8.1. Normative References 8.1. Normative References
[RFC2119] Bradner, S., "Key words for use in RFCs to Indicate [RFC2119] Bradner, S., "Key words for use in RFCs to Indicate
Requirement Levels", BCP 14, RFC 2119, March 1997. Requirement Levels", BCP 14, RFC 2119, March 1997.
[RFC5654] Niven-Jenkins, B., Brungard, D., Betts, M., Sprecher, N., [RFC5654] Niven-Jenkins, B., Brungard, D., Betts, M., Sprecher, N.,
and S. Ueno, "Requirements of an MPLS Transport Profile", and S. Ueno, "Requirements of an MPLS Transport Profile",
RFC 5654, September 2009. RFC 5654, September 2009.
[RFC5586] Vigoureux,, M., Bocci, M., Swallow, G., Aggarwal, R., and
D. Ward, "MPLS Generic Associated Channel", RFC 5586,
May 2009.
[RFC4385] Bryant, S., Swallow, G., Martini, L., and D. McPherson,
"Pseudowire Emulation Edge-to-Edge (PWE3) Control Word for
Use over an MPLS PSN", RFC 4385, Feb 2006.
8.2. Informative References 8.2. Informative References
[RFC3031] Rosen, E., Viswanathan, A., and R. Callon, "Multiprotocol [RFC3031] Rosen, E., Viswanathan, A., and R. Callon, "Multiprotocol
Label Switching Architecture", RFC 3031, Jan 2001. Label Switching Architecture", RFC 3031, Jan 2001.
[RFC3032] Rosen, E., Tappan, D., Fedorkow, G., Rekhter, Y., [RFC3032] Rosen, E., Tappan, D., Fedorkow, G., Rekhter, Y.,
Farinacci, D., Li, T., and A. Conta, "MPLS Label Stack Farinacci, D., Li, T., and A. Conta, "MPLS Label Stack
Encoding", RFC 3032, Jan 2001. Encoding", RFC 3032, Jan 2001.
[RFC5659] Bocci, M. and S. Bryant, "An Architecture for Multi- [RFC5659] Bocci, M. and S. Bryant, "An Architecture for Multi-
Segment Pseudowire Emulation Edge-to-Edge", RFC 5659, Segment Pseudowire Emulation Edge-to-Edge", RFC 5659,
October 2009. October 2009.
[RFC5920] Fang, Luyuan., "Security Framework for MPLS and GMPLS
Networks", RFC 5920, July 2010.
[RFC3985] Bryant, S. and P. Pate, "Pseudowire Emulation Edge-to-Edge [RFC3985] Bryant, S. and P. Pate, "Pseudowire Emulation Edge-to-Edge
(PWE3) Architecture", RFC 3985, March 2005. (PWE3) Architecture", RFC 3985, March 2005.
[RFC5085] Nadeau, T. and C. Pignataro, "Pseudowire Virtual Circuit [RFC5085] Nadeau, T. and C. Pignataro, "Pseudowire Virtual Circuit
Connectivity Verification (VCCV): A Control Channel for Connectivity Verification (VCCV): A Control Channel for
Pseudowires", RFC 5085, December 2007. Pseudowires", RFC 5085, December 2007.
[TPFwk] Bocci, M., Bryant, S., and L. Levrau, "A Framework for [TPFwk] Bocci, M., Bryant, S., Frost, D., Levrau, L., and L.
MPLS in Transport Networks",
ID draft-ietf-mpls-tp-framework-06.txt, July 2009.
[RFC5586] Vigoureux,, M., Bocci, M., Swallow, G., Aggarwal, R., and Berger, "A Framework for MPLS in Transport Networks",
D. Ward, "MPLS Generic Associated Channel", RFC 5586, RFC 5921, July 2010.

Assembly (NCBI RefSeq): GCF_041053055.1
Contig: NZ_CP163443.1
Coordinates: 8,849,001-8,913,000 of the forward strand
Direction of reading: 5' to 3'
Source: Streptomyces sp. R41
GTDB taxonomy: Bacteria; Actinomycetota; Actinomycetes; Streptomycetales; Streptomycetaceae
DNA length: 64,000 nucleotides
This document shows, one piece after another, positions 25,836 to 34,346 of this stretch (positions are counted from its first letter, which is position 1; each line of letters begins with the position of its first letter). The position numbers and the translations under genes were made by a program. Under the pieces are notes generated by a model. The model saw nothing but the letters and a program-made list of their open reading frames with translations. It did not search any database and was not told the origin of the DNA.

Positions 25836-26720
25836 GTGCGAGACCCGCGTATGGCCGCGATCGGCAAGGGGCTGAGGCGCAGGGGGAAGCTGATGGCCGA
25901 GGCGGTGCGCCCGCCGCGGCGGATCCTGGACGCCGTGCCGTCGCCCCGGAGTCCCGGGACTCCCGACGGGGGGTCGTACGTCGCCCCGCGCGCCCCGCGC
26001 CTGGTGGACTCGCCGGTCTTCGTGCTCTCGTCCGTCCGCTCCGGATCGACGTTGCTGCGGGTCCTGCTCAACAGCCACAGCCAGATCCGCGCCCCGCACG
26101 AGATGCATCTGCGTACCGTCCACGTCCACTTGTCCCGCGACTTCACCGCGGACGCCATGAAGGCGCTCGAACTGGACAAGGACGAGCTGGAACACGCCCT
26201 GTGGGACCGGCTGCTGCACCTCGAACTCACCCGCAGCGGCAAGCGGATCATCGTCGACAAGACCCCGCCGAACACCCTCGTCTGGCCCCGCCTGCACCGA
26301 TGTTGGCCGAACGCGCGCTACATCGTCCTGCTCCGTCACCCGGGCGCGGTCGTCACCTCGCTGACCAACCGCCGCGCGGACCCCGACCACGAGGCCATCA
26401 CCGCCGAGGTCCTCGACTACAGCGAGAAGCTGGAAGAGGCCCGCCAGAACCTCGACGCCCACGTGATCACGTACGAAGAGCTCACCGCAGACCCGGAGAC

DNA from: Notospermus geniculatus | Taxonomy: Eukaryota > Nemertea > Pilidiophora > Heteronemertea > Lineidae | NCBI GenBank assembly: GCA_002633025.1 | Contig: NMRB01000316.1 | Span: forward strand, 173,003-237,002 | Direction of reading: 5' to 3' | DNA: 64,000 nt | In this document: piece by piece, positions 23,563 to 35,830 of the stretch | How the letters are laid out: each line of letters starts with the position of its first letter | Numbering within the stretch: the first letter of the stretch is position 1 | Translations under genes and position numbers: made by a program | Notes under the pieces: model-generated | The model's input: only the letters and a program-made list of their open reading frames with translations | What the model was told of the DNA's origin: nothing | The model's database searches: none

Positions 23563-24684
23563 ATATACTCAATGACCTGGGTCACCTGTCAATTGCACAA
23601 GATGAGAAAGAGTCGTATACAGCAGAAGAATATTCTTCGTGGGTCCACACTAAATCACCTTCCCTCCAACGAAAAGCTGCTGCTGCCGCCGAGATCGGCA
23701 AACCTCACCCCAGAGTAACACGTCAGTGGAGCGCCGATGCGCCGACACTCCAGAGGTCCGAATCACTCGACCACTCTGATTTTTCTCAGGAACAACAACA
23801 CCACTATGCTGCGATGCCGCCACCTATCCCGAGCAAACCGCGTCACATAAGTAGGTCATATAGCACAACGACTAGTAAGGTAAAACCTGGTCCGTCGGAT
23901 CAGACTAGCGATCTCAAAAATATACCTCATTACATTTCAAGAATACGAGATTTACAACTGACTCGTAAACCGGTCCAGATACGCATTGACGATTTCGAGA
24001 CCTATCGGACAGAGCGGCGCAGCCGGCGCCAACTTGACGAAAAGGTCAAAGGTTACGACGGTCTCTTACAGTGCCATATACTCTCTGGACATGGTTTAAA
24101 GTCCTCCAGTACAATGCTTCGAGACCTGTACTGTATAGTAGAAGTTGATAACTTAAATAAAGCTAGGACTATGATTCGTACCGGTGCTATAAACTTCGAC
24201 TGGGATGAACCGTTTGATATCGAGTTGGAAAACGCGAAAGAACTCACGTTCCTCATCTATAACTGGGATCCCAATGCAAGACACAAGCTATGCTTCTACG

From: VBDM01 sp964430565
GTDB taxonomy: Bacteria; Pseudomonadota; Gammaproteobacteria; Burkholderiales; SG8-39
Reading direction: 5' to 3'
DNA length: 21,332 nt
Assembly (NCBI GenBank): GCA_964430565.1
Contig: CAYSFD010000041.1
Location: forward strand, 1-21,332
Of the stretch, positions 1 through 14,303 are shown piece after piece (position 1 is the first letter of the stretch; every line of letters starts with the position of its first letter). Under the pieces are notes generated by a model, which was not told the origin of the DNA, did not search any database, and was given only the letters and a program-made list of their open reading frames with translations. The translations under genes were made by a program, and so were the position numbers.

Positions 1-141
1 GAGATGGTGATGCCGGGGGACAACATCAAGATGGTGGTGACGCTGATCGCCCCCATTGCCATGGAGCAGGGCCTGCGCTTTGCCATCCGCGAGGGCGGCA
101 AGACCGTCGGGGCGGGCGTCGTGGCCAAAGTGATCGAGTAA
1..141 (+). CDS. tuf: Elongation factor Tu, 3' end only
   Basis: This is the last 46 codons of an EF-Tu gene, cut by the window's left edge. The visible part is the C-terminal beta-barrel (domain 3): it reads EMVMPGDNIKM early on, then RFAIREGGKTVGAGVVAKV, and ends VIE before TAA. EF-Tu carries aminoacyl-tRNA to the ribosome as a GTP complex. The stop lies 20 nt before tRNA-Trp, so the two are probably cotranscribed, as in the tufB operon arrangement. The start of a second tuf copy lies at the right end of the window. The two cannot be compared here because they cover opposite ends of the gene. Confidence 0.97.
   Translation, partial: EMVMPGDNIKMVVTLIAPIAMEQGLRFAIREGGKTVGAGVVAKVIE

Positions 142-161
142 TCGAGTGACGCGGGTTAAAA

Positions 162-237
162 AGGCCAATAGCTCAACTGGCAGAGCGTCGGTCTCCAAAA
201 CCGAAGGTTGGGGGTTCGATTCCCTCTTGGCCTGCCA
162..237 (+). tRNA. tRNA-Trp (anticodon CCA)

May 2009.
[RFC4427] Mannie, E. and D. Papadimitriou, "Recovery Terminology for [RFC4427] Mannie, E. and D. Papadimitriou, "Recovery Terminology for
Generalized Multi-Protocol Label Switching", RFC 4427, Generalized Multi-Protocol Label Switching", RFC 4427,
Mar 2006. Mar 2006.
[RFC5226] Narten, T. and H. Alvestrand, "Guidelines for Writing an [RFC5226] Narten, T. and H. Alvestrand, "Guidelines for Writing an
IANA Considerations Section in RFCs", BCP 26, RFC 5226, IANA Considerations Section in RFCs", BCP 26, RFC 5226,
May 2008. May 2008.
[SurvivFwk] [SurvivFwk]
Sprecher, N., Farrel, A., and H. Shah, "Multi-protocol Sprecher, N., Farrel, A., and H. Shah, "Multi-protocol
Label Switching Transport Profile Survivability Label Switching Transport Profile Survivability
Framework", ID draft-ietf-mpls-tp-survive-fwk-02.txt, Framework", ID draft-ietf-mpls-tp-survive-fwk-06.txt,
Feb 2009. June 2010.
[SecureFwk]
Fang, L., Niven-Jenkins, B., Mansfield, S., Zhang, R.,
Bitar, N., Daikoku, M., and L. Wang, "MPLS-TP Security
Framework",
ID draft-ietf-mpls-tp-security-framework-00.txt, Feb 2011.
[RFC4872] Lang, J., Papadimitriou, D., and Y. Rekhter, "RSVP-TE [RFC4872] Lang, J., Papadimitriou, D., and Y. Rekhter, "RSVP-TE
Extensions in Support of End-to-End Generalized Multi- Extensions in Support of End-to-End Generalized Multi-
Protocol Label Switching (GMPLS) Recovery", RFC 4872, Protocol Label Switching (GMPLS) Recovery", RFC 4872,
May 2007. May 2007.
[RFC4873] Berger, L., Bryskin, I., Papadimitriou, D., and A. Farrel,
"GMPLS Segment Recovery", RFC 4873, May 2007.
[RFC3945] Mannie, E., "Generalized Multi-Protocol Label Switching [RFC3945] Mannie, E., "Generalized Multi-Protocol Label Switching
(GMPLS) Architecture", RFC 3945, Oct 2004. (GMPLS) Architecture", RFC 3945, Oct 2004.
Appendix A. PSC state machine tables Appendix A. PSC state machine tables
The PSC state machine is described in section 4.3.3. This appendix The PSC state machine is described in section 4.3.3. This appendix
provides the same information but in tabular format. In the event of provides the same information but in tabular format. In the event of
a mismatch between these tables and the text in section 4.3.3, the a mismatch between these tables and the text in section 4.3.3, the
text is authoritative. Note that this appendix is intended to be a text is authoritative. Note that this appendix is intended to be a
functional description, not an implementation specification. functional description, not an implementation specification.
 End of changes. 98 change blocks.